If Richardson, the 2013 NFL Defensive Rookie of the Year, can put some distance between his well-documented off-the-field problems while playing up to his enormous potential, it could mean a bigger payday than Wilkerson's, whose contract may be an important salary data point to him next offseason. Richardson served a one-game suspension to start the 2016 season for a personal conduct policy violation in connection with high-speed racing and resisting arrest charges in Missouri during 2015. He was also suspended for the first four games in 2015 under the substance abuse policy because of repeated marijuana usage.
Landry and the Dolphins haven't had discussions about a contract extension, even though he is tied with former LSU teammate Odell Beckham, Jr. for the most receptions during the first three seasons of an NFL career. His 288 receptions are also tied for the fourth-most over the last three seasons. Head coach Adam Gase felt compelled to quash rumors recently that the Dolphins were listening to trade offers for the league's most productive slot wide receiver.
Landry sustaining his pace of production this season will be challenging. He doesn't have the type of chemistry with recently-signed quarterback Jay Cutler that he had with Ryan Tannehill, who is out for the season after surgery to repair the ACL in his left knee. Devante Parker, the Dolphins' 2015 first-round pick, could be poised for a breakout year. Cutler has called him a faster Alshon Jeffery. Whether the Dolphins use a franchise tag on Landry in 2018 could hinge on Parker's progress. The wide receiver figure should be in the $16.25 million neighborhood in 2018.
Bill Belichick made a rare high-priced free-agent signing by landing cornerback Stephon Gilmore from the Bills, a division rival, with a five-year, $65 million contract containing $40 million in guarantees. He essentially gave Gilmore the money Butler wanted from the Patriots. The Saints showed some interest in Butler, a restricted free agent, but weren't willing to sign the 2014 undrafted free agent to an offer sheet because the 11th overall pick in the 2017 NFL draft was too big of a price to pay. Butler is probably playing his final season in New England since Belichick investing heavily in two cornerbacks would be a surprise.
Pryor was brought in to help offset the loss of wide receivers Pierre Garcon and DeSean Jackson in free agency. The converted quarterback is betting on himself with a one-year, $6 million deal (worth as much as $8 million through incentives). A contract for significantly more than the four-year, $32.5 million deal containing $17 million in guarantees that Kenny Britt took to replace Pryor with the Browns should be available next offseason, provided the 6-foot-4, 228 pound speedster is correct that he is just scratching the surface of talent at wide receiver.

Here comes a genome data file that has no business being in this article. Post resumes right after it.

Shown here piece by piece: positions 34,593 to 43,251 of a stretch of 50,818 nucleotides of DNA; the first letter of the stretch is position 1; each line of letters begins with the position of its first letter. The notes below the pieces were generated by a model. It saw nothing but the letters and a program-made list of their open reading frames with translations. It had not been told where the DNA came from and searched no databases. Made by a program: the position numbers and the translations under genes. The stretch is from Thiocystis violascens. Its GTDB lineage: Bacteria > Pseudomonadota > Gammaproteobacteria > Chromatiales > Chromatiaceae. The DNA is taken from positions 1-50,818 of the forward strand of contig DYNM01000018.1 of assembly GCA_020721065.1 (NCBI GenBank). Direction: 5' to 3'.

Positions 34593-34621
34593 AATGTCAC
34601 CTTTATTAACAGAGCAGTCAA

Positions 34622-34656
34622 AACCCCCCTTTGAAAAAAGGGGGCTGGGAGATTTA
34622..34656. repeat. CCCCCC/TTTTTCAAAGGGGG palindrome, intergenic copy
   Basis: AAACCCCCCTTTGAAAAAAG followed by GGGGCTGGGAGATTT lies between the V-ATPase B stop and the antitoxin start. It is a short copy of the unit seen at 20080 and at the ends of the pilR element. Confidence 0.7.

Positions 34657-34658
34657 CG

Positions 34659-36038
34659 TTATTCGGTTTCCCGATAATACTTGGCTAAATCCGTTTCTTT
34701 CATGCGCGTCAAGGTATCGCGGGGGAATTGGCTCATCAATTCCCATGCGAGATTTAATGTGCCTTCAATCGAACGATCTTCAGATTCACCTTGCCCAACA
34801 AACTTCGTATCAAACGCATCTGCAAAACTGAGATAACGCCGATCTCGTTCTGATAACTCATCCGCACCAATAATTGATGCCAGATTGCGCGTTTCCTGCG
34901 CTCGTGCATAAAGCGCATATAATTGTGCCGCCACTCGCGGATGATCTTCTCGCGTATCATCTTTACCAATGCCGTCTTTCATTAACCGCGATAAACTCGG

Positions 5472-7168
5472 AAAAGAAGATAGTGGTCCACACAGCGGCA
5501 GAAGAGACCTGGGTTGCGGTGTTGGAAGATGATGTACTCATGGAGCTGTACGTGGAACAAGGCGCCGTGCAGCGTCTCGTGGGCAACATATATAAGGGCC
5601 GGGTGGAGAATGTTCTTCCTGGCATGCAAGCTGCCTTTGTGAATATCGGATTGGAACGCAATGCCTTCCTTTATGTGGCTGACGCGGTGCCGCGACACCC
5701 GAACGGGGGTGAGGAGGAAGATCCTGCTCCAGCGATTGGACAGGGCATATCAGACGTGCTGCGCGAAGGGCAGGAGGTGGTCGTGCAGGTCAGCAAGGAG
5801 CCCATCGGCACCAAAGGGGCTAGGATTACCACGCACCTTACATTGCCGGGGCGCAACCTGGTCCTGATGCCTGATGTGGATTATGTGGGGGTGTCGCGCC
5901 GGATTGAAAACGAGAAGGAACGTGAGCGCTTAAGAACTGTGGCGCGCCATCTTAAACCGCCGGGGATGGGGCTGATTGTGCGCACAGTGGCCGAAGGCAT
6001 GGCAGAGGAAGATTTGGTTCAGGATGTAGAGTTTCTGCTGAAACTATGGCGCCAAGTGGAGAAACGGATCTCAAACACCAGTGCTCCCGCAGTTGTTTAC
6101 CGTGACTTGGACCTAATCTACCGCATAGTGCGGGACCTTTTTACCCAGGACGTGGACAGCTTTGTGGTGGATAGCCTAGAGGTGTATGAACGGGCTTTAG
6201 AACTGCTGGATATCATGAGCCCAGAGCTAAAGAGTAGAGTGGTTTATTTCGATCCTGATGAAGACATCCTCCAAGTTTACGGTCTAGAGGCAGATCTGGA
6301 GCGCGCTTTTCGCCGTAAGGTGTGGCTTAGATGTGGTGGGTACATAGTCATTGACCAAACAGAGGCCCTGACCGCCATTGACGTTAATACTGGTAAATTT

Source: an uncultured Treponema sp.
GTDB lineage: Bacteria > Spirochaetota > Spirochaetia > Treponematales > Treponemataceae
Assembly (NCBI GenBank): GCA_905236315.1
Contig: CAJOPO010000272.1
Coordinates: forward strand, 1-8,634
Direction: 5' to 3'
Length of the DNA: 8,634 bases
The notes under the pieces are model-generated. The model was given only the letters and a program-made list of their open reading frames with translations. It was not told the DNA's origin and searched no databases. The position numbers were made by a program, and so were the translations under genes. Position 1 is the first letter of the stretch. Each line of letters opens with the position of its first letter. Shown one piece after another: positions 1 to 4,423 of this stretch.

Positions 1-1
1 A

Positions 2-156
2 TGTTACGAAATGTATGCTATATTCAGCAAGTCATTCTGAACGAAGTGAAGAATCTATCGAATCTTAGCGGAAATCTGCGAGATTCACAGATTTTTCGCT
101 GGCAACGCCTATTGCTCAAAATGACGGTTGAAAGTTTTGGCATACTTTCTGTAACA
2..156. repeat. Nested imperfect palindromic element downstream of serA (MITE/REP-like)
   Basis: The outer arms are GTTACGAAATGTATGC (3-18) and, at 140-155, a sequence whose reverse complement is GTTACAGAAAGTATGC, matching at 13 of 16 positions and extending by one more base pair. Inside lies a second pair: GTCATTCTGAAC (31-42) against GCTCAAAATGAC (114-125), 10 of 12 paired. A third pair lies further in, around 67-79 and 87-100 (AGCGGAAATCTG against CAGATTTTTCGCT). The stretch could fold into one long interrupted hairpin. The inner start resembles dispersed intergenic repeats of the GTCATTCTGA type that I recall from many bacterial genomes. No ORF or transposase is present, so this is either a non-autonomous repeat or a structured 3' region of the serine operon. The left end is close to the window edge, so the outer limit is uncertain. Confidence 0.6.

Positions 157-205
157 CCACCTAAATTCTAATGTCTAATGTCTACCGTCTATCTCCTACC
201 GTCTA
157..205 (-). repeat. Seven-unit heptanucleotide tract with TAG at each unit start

Eifert was one of the NFL's best red-zone threats in 2015. He led NFL tight ends with 13 touchdown receptions. He may need to stay healthy in order to get a long-term deal like comparable tight ends in the 2013 draft class. Zach Ertz, Travis Kelce and Jordan Reed have signed long-term extensions averaging between $8.5 million and $9.35 million per year. Eifert missed most of the 2014 season with an elbow injury. He missed nearly half of the 2016 season because of an ankle injury suffered in the Pro Bowl several months before. An inability to erase concerns about durability could prompt the Bengals to place a franchise tag on Eifert, which should be in $10.25 million neighborhood.
The two-year, $20 million extension (with a maximum value of $21.562 million) that Solder signed at the start of the 2015 regular season contains a clause prohibiting the Patriots from designating him as a franchise or transition player when his contract expires after the season. Solder is in an enviable position because good left tackles are valuable commodities in free agency. The Chargers made Russell Okung the NFL's highest-paid offensive lineman (by average yearly salary) with a four year, $53 million deal that has $25 million fully guaranteed in free agency this year, even though he isn't anybody's idea of a great pass protector.
Norwell could be the next big beneficiary of the explosion in offensive guard salaries. Seven guards (Kevin Zeitler, Kelechi Osemele, Trai Turner, Gabe Jackson, David DeCastro, Kyle Long and Joel Bitonio) have hit or cracked the $10 million per year mark since the start of the free agency in 2016. None existed before then.
Most notably, the Panthers recently gave Turner, Norwell's counterpart at guard, a four-year, $45 million extension with $20.5 million in guarantees. Similar money will likely be required for Carolina to keep Norwell in the fold. Designating Norwell as a franchise player is unrealistic. He would receive a one-year financial windfall because the franchise tag doesn't account for the salary differences at the three main offensive line positions (center, guard and tackle). The 2018 offensive line number should be around $14.5 million.